Percent distensibility of the distal LPA was significantly lower in the banded animals compared with sham-operated controls at 100 and 160 days of age (P < 0.05). Percent distensibility calculations showed no significant differences between banded and sham-operated animals for either the RPA or the proximal LPA (Fig. 6A). No significant differences were observed in distensibility across time, except between 36 and 52 days in the banded LPAs (P < 0.01).
Normal shear rates restored after banding despite changes in flow and size.
Time-averaged shear rate calculations showed no significant differences between banded and sham-operated animals for both the RPA and LPA at all time points (Fig. 6B). For both vessels, changes in pulmonary flow resulted in changes in cross-sectional areas such that normal levels of wall shear rate were restored.
MPA and aortic diameters not affected.
Peak systolic MPA diameters showed no significant differences between banded and sham-operated animals (P > 0.15) (Table 1). Aortic diameters exhibited different growth patterns compared with the MPA but showed no significant differences between banded and sham-operated groups (Table 1).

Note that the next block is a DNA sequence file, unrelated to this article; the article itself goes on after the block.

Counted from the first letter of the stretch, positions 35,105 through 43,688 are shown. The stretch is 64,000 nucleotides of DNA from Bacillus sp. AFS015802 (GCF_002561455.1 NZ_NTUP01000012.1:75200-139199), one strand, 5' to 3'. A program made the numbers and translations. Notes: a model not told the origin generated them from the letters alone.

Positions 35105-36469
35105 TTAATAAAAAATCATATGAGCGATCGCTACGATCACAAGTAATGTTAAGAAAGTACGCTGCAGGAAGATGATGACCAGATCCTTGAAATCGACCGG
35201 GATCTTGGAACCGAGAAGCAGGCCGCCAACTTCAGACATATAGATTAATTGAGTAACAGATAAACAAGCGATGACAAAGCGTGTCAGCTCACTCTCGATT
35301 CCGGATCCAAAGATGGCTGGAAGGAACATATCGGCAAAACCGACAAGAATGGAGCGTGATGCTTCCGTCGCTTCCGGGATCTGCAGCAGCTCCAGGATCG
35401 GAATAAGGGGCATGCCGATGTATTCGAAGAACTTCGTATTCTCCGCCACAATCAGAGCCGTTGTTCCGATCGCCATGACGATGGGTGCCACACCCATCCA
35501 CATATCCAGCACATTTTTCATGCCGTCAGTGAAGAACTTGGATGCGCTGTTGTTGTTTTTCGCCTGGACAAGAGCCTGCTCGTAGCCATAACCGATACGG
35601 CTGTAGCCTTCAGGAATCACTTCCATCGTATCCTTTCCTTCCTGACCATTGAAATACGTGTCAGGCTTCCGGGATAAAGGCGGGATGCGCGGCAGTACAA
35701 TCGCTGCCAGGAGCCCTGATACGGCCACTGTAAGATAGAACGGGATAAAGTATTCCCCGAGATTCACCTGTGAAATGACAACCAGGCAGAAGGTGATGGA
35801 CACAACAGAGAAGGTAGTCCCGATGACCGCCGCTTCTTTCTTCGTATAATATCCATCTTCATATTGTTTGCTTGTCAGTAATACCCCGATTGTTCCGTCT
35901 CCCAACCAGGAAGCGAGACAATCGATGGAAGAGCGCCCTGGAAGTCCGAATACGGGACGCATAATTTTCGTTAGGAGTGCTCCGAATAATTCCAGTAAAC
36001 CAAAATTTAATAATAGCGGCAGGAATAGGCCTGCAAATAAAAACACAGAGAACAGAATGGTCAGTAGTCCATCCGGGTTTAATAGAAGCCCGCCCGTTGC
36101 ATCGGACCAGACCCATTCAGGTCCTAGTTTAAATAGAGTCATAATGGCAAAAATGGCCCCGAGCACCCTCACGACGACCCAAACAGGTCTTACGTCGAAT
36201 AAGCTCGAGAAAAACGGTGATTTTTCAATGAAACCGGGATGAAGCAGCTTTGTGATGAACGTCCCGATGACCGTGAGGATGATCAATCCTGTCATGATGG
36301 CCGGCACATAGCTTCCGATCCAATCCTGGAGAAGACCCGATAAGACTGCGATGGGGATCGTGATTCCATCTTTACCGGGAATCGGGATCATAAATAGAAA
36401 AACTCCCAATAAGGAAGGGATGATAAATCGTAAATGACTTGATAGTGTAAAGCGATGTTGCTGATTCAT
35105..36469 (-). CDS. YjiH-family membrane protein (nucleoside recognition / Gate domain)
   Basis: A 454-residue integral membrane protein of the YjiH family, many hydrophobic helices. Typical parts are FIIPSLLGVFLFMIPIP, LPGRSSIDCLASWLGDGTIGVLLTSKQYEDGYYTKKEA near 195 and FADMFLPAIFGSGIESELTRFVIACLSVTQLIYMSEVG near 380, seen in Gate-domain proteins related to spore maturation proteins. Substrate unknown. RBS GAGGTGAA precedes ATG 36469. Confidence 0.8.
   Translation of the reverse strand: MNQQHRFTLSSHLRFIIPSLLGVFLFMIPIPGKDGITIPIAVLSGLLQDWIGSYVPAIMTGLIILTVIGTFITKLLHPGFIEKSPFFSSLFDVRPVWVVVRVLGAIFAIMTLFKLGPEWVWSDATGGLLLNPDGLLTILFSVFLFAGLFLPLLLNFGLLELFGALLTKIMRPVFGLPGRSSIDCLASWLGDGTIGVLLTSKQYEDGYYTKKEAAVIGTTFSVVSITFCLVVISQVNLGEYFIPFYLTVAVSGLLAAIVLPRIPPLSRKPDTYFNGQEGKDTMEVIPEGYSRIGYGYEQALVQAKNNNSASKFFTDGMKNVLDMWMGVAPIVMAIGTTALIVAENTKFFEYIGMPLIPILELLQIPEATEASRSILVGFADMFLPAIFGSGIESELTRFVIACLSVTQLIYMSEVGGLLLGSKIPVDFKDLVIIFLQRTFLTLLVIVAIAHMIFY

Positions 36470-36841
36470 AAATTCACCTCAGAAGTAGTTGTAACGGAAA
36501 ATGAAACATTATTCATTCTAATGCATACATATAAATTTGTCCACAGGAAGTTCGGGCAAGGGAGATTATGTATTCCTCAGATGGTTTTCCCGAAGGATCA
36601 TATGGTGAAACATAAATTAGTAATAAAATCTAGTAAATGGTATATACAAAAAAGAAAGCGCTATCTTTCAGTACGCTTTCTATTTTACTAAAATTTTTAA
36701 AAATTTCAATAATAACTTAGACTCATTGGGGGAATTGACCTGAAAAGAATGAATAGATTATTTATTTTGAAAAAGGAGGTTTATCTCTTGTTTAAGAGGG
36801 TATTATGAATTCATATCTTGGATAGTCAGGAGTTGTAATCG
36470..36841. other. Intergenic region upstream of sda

Lung volume reduced for the banded left lung and increased for the contralateral right lung.
At 160 days, inflated lung volume was significantly reduced for the left lung and significantly increased for the right lung in the banded animals compared with sham-operated controls (P < 0.05) (Fig. 7A). Total lung volume, however, was not significantly different between the two groups (P = 0.68).
RV hypertrophy as early as 100 days.
The mass ratio of RV to LV + S was significantly higher in the banded animals [0.26 (0.02) at 100 days; 0.23 (0.02) at 160 days] compared with sham-operated controls [0.21 (0.02) at 100 days (P < 0.01); 0.21 (0.01) at 160 days (P < 0.05)] (Fig. 7B). There was an increase in LV + S mass in the banded animals from 100 days to 160 days (Table 1). This occurred in the absence of any significant differences in hematocrit levels between banded and sham-operated animals (P > 0.24).
Differences in lung volume are associated with changes in alveolar size.
No significant differences were observed in alveolar counts per mm2 of view field of Movat-stained histological sections in the right or left lungs of banded animals compared with sham-operated controls (Fig. 8; Table 2). Alveoli in the banded left lungs were smaller compared with those of sham-operated left lungs, whereas alveoli in the banded right lungs were larger compared with those of sham-operated right lungs. In light of the similarities in alveolar numbers between the two groups, differences in lung volume (Fig. 7A) can be explained by differences in alveolar size. No significant differences were observed in vessel counts (<15-μm lumen diameter per mm2 of view field) in the lungs of banded animals compared with sham-operated controls (Table 2).